R1
wwwwww

? Ohms

12 Volts

10 Amps

Volts ÷ Amps = Resistance
E = Volts E
R = Ohms 12 Volts ÷ 1.2 Amps = 10 Ohms I ?
I = Amps
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Series Circuit Review
Ohm’s Law can be applied to a series circuit to find unknown
values as long as you have at least two of values required to
work the formula and, you remember the following rules for a
series circuit.

1. Since there is only one path for current to flow through,current through
each load(resistance) is the same regardless of the number of loads in
the circuit or where the current is measured in the circuit.

2. The total resistance in the circuit will equal to the sum of the individual
load resistances in the circuit.

3. The voltage drop at each load will vary depending on it’s resistance,
however, the total voltage drop will be equal to the applied source
voltage.Source voltage is divided completely by all the loads, therefore
a Series Circuit is referred to as a Voltage Dividing Circuit.
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Parallel Circuits

Parallel Circuit
A parallel circuit has two or more paths
for current to flow through. The
amount of current through each
branch is determined by the load
resistance of each branch. If the circuit
is broken after a load, only that load
will cease to operate.
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Parallel Circuits
Parallel Circuit Rules
1.The source voltage and the voltage
12
volts
12
volts
applied to or measured across each load
resistance is the same.

2.The current through each load is

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12 R1 R2
volts determined by its resistance.
4Ω 4Ω

3. The resistance total of the circuit will
always be less than the lowest resistance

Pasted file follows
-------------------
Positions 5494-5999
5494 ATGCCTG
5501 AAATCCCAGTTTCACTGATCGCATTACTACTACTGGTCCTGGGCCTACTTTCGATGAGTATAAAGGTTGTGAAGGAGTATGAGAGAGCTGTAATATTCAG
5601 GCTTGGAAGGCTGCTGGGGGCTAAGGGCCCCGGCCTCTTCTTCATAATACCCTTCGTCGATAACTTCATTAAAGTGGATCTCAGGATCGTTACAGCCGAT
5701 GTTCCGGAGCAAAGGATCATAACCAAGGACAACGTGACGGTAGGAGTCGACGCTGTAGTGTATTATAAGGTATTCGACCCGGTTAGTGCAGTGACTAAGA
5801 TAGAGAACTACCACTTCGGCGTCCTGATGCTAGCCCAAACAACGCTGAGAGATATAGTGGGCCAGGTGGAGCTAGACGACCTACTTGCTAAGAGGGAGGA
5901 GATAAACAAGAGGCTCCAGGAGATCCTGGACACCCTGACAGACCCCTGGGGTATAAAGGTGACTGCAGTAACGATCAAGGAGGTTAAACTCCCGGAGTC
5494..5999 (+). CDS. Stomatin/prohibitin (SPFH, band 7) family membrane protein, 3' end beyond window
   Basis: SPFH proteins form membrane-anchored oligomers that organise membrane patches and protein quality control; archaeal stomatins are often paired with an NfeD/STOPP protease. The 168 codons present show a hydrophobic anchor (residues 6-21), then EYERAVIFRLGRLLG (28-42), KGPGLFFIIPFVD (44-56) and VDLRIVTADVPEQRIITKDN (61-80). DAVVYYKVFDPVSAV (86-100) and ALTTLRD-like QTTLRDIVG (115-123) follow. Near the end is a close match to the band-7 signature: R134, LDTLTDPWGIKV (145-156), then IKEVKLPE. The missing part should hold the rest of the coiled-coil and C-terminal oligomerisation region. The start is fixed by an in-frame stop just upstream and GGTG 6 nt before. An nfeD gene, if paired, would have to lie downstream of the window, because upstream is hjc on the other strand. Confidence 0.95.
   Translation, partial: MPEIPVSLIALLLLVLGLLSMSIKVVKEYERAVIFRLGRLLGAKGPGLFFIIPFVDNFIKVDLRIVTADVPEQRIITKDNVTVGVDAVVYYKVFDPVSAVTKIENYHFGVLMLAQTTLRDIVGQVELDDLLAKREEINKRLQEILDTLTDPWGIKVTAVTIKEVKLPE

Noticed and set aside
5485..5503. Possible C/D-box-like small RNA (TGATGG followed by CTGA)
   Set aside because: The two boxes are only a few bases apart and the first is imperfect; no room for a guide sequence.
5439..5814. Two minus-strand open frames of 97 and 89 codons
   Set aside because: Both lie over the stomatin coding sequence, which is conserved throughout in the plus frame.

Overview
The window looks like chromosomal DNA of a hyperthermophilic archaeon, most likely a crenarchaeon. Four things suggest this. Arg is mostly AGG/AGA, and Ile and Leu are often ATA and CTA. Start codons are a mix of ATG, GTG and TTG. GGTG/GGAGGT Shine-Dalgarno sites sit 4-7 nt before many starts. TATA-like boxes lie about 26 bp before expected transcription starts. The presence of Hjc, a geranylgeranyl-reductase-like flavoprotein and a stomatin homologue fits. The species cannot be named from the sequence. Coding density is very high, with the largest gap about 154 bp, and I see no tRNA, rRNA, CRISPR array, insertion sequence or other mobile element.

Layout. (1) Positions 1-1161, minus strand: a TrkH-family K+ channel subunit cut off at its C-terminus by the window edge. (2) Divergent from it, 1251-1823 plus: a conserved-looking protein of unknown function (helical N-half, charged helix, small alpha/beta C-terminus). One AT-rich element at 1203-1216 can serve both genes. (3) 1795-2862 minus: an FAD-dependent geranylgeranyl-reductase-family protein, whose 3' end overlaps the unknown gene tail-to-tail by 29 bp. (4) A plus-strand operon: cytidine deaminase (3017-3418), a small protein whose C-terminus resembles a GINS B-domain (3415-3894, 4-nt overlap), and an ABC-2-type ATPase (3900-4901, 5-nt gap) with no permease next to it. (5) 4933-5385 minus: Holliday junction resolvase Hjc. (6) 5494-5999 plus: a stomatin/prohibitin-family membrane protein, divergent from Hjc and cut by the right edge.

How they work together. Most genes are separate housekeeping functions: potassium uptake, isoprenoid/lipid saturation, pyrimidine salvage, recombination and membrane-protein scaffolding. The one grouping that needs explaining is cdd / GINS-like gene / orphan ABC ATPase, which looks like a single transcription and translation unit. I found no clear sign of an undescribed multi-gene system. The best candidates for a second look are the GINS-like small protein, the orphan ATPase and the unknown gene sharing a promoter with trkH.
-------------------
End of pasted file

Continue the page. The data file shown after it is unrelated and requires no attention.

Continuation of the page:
in the circuit.

4. The total current in the circuit will be
equal to the sum of the branch currents
through each individual load.

A Parallel Circuit is considered a Current Dividing Circuit
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Parallel Circuits

Load resistance determines
current through each load
Source Voltage(Sv) is the same thru
R1 R2 both loads.

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12
volts Resistance Total(Rt) will be less than
4Ω 2Ω
lowest value of individual resistor.
The Total Current (It) in the circuit will
equal the sum of the branch current flow

E= Electromotive Force (EMF) or Volts
R1 R2 R= Resistance or Ohms (Ω )
E
I = Intensity of Current (quantity ), (A),
I= V/R I=V/R ? R or amps (short for amperage)

12 v/ 4Ω =3 amps 12 v/ 2 Ω = 6 amps
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Parallel Circuits
Total Circuit Resistance will
always be less than the
lowest individual resistance
in the circuit.
R1 R2 Source Voltage(Sv) is the same thru
wwww

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12
volts both loads.
4Ω 2Ω
The Total Current (It) in the circuit will
equal the sum of the branch current flow.

NOTE: Individual resistor value does not
matter in a parallel circuit, only when
calculating current flow thru one load using
ohms law does it matter.

Rt = (R1 X R2) / (R1 + R2) E= Electromotive Force (EMF) or Volts
E R= Resistance or Ohms (Ω )
(4 X 2)=8 / (4+2)=6 I = Intensity of Current (quantity ), (A ),
I R or amps (short for amperage)
8 /6 = 1.33 ohms
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Parallel Circuits

Total circuit current equals
the sum of the branch
currents
R1 R2
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12
volts
4Ω 2Ω
Source voltage and the voltage applied
to each load is the same
Load Resistance determines current
3 amps 6 amps though each load
Total circuit resistance less than lowest
load resistance

It = the sum of the individual branches
3+6=9 amps